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International Monetary Fund

This Selected Issues paper reviews the external competitiveness of the Belarusian economy, particularly in 2000–01. The analysis starts with an overview of developments in Belarus’ external current account. The paper then examines various competitiveness indicators, most importantly changes in external and internal real exchange rates, as well as labor cost measures. It reviews trade data by sectors to explain recent export performance. The paper also provides an overview of current wage policy and its macroeconomic effects.

International Monetary Fund

This 2006 Article IV Consultation highlights that despite some progress in macroeconomic stabilization and reform under IMF-supported programs during the 1990s, Chad’s indicators on business climate, governance, and socioeconomic conditions still remain among the lowest in the world. In 2006, real GDP is expected to grow by 1.3 percent, reflecting higher non-oil growth offsetting a somewhat larger fall in oil production than envisaged earlier. Executive Directors have noted Chad’s efforts in maintaining macroeconomic stability and in channeling resources to priority sectors despite a difficult political and security environment.

International Monetary Fund. Independent Evaluation Office

Abstract

1. In recent years, the IMF has been at the center of an array of criticism concerning the adverse side effects of its interventions in the countries that it supports financially, the effectiveness of the economic programs that form the basis for this support, and even its very role in today’s international financial system, with the fiercest critics arguing that it has outlived the mission for which it was created. While the criticism is extensive, it is not unanimous and there are many who recognize that the IMF has an important role to play in promoting stability in the international financial system and especially in helping member countries manage balance of payments problems in a manner consistent with the pursuit of other economic objectives.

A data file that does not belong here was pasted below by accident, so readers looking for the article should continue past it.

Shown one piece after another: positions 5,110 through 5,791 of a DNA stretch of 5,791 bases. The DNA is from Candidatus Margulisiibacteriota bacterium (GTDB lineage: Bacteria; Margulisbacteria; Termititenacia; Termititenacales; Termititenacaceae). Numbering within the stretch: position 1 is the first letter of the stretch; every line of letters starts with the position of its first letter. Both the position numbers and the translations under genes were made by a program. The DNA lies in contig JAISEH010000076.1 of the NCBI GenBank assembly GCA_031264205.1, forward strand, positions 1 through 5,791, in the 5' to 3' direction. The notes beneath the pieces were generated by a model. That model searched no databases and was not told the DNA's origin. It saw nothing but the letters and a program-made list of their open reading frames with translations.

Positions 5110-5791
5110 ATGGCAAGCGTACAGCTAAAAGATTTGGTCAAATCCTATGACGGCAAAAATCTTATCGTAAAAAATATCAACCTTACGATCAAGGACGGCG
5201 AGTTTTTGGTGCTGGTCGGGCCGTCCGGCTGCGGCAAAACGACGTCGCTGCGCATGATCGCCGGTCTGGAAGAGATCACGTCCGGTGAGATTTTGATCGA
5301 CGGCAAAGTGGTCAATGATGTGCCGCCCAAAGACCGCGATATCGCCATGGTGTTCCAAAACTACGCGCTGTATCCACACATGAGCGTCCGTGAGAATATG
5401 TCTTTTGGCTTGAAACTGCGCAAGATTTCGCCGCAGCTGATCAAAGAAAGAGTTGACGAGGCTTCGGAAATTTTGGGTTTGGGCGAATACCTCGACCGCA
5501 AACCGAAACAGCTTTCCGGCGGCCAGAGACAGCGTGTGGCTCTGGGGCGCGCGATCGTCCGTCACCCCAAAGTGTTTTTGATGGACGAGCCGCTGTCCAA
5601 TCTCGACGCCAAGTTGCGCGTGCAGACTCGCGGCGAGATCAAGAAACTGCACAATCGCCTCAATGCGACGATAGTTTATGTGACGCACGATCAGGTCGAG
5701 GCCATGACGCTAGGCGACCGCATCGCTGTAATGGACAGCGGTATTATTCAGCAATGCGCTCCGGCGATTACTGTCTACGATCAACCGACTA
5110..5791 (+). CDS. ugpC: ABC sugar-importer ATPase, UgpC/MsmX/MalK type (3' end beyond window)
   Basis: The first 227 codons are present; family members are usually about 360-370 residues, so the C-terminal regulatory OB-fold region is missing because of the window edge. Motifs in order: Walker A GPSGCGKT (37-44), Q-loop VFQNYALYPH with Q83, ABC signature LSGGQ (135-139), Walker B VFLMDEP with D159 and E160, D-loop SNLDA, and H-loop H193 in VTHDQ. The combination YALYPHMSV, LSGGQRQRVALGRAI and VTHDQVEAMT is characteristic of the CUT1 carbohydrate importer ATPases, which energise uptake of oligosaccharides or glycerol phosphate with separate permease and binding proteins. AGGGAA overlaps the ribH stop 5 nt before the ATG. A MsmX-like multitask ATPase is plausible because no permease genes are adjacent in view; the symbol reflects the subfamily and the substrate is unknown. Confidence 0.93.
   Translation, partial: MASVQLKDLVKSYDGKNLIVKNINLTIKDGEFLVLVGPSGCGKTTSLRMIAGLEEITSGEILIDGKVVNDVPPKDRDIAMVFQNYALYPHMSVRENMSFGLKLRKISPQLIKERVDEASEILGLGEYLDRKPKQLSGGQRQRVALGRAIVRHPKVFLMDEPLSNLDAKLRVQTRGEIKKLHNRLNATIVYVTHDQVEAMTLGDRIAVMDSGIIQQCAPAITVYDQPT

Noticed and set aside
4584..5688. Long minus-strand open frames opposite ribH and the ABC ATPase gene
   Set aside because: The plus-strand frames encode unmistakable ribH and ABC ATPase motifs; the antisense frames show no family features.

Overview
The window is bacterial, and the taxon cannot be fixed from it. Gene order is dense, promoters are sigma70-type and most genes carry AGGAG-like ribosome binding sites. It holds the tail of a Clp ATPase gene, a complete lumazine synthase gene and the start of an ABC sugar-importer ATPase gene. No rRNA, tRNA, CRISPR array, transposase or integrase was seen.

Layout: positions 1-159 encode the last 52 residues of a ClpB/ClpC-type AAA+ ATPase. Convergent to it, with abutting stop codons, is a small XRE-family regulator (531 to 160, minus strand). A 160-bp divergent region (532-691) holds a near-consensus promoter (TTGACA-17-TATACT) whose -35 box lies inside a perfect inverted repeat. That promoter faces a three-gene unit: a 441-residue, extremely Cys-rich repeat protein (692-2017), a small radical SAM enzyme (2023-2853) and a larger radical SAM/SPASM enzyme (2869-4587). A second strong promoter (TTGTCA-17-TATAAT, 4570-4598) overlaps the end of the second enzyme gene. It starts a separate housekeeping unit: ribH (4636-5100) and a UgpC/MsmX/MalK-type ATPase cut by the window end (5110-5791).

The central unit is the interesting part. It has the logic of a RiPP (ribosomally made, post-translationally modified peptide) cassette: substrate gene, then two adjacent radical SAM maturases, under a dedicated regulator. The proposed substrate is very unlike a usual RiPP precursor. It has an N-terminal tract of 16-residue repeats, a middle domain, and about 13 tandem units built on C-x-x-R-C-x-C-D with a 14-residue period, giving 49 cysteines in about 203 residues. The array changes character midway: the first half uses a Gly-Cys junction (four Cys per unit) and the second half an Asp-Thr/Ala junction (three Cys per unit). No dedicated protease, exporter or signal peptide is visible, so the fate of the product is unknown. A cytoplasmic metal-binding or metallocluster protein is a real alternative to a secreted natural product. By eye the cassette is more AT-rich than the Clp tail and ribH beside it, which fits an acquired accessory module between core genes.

Mr. Alfred Schipke

Abstract

The Eastern Caribbean Economic and Currency Union (OECS/ECCU) is one of four currency unions in the world. As in other parts of the world in the aftermath of the global economic and financial crisis, the region is at a crossroads, facing the major challenges of creating jobs, making growth more inclusive, reforming the banking system, and managing volatility, while grappling with high public debt and persistent low economic growth. Policymakers have the critical task of implementing strong reforms to strengthen the monetary union while also laying the foundation for accelerating growth. This Handbook provides a comprehensive analysis of the key issues in the OECS/ECCU, including its organization and economic and financial sector linkages, and provides policy recommendations to foster economic growth.

International Monetary Fund. Independent Evaluation Office

Abstract

1. The Philippines is probably the most extreme case of prolonged use of IMF resources, with 23 programs between 1962 and 2000. Over the 30-year period 1971–2000, the Philippines had programs for almost 25 years (Table 10.1) with credit outstanding from the IMF continuously since 1967.1 The Philippines’ status as a “prolonged user” was recognized by the Executive Board as early as 1984.2